At UKC we are all climbers and we understand the strong urge to be outdoors as the weather is finally improving. Please proceed with caution though.
Altitude 407m a.s.l
Unknown climbers topping out Bamford edge at sunset. © Jonathan Bean
Bamford Edge consists of a fine series of jutting buttresses in a spectacular situation above the upper reaches of the Derwent Valley and the Ladybower Reservoir. For many years restricted access meant that the edge became something of a backwater, though this changed with the introduction of CROW. The crag is now firmly on the circuit; it can get busy especially on fine summer weekends and is starting to look a little tired in places. The rock is a coarse form of gritstone, the pebbles forming crucial holds on some of the hardest climbs.
A minor road (New Road) runs below the cliff from a point 1km north of the village of Bamford and just south of the Yorkshire Bridge pub. At the top of this is roadside parking for a dozen or more cars by a gate. Cross this then follow the track that heads left rising steadily to Gun Buttress, which is hidden just around the corner, about 15 mins from the road.
Please access Bamford only by the reccomended access path in the Burbage, Millstone and Beyond (2005) guide. This access point is beside a layby next to an obvious marked gate with a stile. Previous guides have mentioned an access point by an iron gate and an old ruin - please do NOT use this.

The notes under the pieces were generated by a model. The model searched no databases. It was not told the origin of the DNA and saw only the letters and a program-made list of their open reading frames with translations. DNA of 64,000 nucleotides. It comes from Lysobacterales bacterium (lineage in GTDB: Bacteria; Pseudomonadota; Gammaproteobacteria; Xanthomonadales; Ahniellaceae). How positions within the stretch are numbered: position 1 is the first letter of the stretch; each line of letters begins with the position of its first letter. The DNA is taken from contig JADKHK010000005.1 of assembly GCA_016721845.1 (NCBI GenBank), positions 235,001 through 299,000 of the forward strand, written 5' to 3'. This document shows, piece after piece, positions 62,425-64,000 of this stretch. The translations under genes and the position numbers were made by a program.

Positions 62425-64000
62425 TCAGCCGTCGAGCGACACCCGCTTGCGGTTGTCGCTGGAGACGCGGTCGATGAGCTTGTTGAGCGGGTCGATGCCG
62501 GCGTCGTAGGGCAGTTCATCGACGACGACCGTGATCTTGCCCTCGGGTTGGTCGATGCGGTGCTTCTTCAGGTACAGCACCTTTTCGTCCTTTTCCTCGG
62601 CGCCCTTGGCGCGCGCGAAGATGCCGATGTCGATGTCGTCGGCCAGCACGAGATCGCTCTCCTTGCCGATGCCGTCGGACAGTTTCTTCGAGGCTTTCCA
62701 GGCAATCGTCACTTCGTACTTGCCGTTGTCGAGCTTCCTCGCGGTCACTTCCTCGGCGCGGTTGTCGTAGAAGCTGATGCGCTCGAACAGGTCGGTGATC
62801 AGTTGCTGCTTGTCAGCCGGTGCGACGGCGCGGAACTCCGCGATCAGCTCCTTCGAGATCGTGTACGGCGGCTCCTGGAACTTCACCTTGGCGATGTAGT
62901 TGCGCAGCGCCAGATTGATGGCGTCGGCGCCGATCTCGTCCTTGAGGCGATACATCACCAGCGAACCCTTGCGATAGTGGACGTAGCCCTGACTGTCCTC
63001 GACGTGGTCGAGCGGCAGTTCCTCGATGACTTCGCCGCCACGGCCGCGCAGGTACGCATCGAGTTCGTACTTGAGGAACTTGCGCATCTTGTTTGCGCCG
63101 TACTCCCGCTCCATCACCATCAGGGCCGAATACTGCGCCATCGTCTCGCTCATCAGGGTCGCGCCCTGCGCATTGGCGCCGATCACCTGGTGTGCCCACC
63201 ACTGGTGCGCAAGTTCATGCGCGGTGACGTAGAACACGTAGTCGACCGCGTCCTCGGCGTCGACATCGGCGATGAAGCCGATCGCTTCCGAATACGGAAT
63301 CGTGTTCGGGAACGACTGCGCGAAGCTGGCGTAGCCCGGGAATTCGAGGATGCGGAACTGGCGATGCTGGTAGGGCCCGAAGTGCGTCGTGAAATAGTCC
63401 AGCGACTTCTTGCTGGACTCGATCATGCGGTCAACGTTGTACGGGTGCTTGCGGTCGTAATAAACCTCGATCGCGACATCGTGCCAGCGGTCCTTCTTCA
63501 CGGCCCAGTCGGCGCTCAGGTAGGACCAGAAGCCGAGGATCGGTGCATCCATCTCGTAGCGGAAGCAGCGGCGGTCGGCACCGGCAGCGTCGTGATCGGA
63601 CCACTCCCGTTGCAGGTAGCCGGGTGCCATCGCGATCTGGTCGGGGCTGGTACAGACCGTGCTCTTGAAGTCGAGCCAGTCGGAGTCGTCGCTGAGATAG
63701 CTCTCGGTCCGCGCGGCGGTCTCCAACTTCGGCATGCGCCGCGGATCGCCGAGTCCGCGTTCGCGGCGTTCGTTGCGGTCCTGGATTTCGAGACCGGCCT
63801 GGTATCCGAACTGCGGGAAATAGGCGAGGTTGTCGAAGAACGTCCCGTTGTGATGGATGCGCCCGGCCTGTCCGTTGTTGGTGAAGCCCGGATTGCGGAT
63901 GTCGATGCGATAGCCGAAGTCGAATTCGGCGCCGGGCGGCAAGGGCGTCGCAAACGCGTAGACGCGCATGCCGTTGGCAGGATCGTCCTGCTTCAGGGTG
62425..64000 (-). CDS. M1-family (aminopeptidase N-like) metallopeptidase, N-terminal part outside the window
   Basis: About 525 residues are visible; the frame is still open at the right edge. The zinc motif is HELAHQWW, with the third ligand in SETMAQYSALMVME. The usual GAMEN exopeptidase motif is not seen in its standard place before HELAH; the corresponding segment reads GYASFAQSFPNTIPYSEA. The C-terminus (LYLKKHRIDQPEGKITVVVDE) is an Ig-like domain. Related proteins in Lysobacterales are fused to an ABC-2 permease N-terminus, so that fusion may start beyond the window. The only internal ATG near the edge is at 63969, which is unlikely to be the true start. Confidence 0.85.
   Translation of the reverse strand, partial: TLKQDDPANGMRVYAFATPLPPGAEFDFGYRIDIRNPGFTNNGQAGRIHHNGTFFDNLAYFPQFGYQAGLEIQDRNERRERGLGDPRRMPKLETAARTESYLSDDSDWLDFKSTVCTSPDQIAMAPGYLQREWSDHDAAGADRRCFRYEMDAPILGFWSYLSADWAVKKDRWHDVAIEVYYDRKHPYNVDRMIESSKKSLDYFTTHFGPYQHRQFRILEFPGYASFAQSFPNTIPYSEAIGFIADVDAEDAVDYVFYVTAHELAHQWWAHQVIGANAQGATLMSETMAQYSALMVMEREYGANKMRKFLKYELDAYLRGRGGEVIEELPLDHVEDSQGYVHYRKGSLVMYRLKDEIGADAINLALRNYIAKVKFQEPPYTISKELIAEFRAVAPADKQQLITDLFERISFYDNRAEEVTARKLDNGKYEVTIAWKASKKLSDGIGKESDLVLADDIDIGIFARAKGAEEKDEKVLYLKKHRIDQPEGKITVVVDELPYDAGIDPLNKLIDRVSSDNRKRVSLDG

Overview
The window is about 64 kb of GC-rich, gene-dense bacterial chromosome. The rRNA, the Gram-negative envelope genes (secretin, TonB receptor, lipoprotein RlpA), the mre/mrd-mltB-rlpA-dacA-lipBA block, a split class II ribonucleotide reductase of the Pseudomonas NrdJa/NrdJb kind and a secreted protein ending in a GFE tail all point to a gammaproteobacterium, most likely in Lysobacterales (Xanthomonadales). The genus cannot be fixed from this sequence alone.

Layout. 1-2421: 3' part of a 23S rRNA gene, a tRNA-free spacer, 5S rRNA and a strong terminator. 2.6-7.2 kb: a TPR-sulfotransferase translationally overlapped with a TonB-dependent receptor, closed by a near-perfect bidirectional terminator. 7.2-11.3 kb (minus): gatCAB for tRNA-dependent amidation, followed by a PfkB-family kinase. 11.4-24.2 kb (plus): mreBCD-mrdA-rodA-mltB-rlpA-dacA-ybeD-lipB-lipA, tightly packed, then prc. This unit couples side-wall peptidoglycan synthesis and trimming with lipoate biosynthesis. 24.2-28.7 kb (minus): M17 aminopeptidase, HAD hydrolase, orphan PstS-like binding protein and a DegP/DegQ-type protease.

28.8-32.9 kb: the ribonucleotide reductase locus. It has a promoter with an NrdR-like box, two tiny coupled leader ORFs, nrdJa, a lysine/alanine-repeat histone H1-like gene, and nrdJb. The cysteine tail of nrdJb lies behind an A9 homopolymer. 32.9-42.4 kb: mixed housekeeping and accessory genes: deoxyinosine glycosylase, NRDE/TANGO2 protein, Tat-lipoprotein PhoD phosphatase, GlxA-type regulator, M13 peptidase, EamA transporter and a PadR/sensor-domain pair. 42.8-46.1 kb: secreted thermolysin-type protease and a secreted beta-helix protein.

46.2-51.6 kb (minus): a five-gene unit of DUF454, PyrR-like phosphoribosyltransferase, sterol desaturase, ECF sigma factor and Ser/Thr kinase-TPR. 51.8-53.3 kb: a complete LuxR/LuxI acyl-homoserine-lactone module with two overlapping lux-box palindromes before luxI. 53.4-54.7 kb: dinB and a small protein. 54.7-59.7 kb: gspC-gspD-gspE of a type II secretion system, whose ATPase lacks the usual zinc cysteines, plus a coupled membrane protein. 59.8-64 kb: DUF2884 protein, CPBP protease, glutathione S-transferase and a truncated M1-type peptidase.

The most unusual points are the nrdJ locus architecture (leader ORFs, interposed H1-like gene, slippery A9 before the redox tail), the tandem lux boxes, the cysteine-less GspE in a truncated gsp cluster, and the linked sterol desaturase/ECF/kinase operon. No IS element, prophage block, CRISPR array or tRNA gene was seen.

Bamford is included within a long term restriction for dogs on open access land (the restriction covers the whole of Moscar, Derwent and Hallam Moors). Dogs are still allowed on public rights of way, but not on the access land to the sides or on footpaths that are not designated as rights of way. Given that there are no rights of way that run under the crag, please do not take dogs climbing with you as this could damage the currently good relationship climbers enjoy with the landowner.
Dates: 15 May to 13 June
Kestrels have bween reported as nesting in Gargoyle Flake - please avoid this route until the young have fledged.
Ring ouzels are nesting on Stanage, Burbage and Bamford this year. The nest sites change quickly and frequently as ring ouzels often have several broods each year with different nest sites for each brood. On site signage will be up around any of the nest sites where climbing may impact on the birds and this is always up to date and accurate.
Moderators Updates to this page are checked by a UKC volunteer popebenedictus